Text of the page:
To all our members and volunteers, I thank you for all your hard work and sacrifices to advance the progressive movement on the Shore. If you are not a member, yet agree with a lot of what we do or want to help better our region, I personally invite you to join us and become involved. Together we can build a better Eastern Shore for all.
As I traveled through Southern Germany today (3.9.19) I was taken away by how many wind turbines and other forms of green energy I saw in the countryside. Not only has Germany’s investment in green energy started to address the growing crisis that is climate change, but it has also created good paying jobs and economic development in rural areas.
With this in mind I am calling on all Lower Shore delegates and senators to put politics aside and support the Clean Energy Jobs Act to help bring that same investment and growth to our region.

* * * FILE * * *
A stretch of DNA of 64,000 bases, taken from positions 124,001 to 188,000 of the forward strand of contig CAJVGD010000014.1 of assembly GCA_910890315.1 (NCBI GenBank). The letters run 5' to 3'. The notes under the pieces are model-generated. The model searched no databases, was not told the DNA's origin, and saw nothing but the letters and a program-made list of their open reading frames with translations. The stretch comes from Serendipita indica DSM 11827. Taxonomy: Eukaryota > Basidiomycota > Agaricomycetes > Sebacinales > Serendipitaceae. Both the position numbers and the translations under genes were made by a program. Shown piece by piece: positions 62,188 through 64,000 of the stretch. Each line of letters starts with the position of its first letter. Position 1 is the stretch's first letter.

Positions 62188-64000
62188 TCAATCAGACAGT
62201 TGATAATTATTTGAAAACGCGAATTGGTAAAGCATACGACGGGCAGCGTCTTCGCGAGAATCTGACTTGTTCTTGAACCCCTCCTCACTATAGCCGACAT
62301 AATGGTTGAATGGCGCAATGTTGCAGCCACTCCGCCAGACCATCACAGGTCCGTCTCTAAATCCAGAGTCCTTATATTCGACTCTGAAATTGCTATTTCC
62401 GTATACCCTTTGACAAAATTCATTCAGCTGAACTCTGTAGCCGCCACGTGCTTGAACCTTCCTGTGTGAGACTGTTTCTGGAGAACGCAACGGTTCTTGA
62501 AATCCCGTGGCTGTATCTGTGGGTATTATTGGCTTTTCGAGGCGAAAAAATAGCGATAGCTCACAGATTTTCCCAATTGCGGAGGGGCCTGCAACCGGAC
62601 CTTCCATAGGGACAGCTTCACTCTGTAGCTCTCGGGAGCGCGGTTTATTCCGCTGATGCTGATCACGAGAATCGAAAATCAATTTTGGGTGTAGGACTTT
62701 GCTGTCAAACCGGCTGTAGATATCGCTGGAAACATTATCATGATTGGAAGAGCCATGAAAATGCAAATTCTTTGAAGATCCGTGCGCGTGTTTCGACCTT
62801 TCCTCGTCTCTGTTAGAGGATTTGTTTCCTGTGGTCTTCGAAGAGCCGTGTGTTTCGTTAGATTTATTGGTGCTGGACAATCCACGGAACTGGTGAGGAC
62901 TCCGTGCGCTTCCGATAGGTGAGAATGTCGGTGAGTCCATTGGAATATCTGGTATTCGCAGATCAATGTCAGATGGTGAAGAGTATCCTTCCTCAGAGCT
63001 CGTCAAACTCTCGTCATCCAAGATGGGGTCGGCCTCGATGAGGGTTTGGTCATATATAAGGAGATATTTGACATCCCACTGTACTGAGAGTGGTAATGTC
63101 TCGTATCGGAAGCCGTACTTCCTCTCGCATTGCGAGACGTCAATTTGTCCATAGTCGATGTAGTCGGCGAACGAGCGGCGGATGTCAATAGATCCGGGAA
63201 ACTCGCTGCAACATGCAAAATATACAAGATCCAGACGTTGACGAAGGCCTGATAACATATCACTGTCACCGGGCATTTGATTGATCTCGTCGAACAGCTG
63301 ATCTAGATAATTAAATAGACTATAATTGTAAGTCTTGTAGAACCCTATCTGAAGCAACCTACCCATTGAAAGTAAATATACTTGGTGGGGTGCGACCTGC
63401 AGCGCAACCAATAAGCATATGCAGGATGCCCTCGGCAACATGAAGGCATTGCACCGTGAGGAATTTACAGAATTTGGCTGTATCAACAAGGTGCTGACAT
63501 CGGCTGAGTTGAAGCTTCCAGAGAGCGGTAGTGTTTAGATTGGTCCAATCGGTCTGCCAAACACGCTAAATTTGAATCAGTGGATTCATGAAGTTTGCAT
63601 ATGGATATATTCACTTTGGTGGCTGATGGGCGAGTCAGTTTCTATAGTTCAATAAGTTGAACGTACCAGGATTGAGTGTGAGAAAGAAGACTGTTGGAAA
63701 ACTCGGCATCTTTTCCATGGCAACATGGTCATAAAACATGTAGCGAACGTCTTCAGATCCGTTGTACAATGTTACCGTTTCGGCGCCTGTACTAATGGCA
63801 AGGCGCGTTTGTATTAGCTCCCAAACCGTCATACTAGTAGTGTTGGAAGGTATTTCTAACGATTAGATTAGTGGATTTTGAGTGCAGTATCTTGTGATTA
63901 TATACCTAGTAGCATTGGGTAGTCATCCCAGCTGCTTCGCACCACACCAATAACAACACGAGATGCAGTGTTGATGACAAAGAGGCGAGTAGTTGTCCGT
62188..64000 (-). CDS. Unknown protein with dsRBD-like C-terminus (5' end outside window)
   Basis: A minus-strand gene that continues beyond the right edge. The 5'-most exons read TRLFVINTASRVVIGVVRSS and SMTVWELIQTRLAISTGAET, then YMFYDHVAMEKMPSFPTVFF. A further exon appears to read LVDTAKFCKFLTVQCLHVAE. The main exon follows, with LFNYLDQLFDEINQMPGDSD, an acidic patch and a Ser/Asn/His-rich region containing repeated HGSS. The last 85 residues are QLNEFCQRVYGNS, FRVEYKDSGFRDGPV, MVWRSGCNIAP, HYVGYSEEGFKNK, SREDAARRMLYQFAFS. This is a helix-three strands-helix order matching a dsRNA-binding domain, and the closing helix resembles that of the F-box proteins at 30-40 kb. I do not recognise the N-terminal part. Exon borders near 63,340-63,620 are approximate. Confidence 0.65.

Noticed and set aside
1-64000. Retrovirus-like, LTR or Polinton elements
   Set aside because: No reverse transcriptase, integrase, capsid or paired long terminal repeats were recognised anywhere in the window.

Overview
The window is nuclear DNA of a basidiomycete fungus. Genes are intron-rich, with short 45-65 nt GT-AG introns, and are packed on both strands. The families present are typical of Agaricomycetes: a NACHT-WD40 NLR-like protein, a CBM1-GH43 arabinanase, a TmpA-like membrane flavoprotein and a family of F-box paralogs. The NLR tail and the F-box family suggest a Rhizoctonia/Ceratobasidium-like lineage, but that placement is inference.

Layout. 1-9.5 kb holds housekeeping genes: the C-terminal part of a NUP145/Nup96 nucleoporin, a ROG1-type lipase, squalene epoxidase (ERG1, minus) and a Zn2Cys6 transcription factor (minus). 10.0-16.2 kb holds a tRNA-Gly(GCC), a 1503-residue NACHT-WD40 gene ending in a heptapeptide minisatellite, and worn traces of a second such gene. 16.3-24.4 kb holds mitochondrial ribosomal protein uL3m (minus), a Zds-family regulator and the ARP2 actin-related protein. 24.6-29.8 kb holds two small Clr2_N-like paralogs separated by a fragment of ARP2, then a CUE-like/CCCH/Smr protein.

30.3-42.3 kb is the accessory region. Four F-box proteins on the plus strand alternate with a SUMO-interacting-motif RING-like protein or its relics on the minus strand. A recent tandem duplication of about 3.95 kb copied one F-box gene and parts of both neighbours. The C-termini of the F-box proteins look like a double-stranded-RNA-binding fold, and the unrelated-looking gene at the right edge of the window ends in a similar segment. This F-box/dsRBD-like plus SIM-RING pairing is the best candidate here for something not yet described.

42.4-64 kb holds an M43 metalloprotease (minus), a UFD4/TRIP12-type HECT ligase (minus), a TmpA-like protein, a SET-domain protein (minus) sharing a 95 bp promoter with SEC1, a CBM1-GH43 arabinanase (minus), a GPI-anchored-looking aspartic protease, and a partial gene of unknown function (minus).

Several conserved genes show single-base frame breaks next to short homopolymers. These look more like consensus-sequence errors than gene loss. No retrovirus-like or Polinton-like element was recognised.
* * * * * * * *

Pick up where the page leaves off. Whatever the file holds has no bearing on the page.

The Lower Eastern Shore stands to see the most immediate impact from rising sea levels caused by climate change. It is already happening in Dorchester and Somerset counties and poses a serious threat to our coastal communities and way of life. Also having the state invest in more green energy opens the Shore up to having more green energy projects come to our area, creating jobs and economic growth. Now more than ever, we need our delegation to have vision and lead on this issue.
Call your reps to voice your support for the Clean Energy Jobs Act.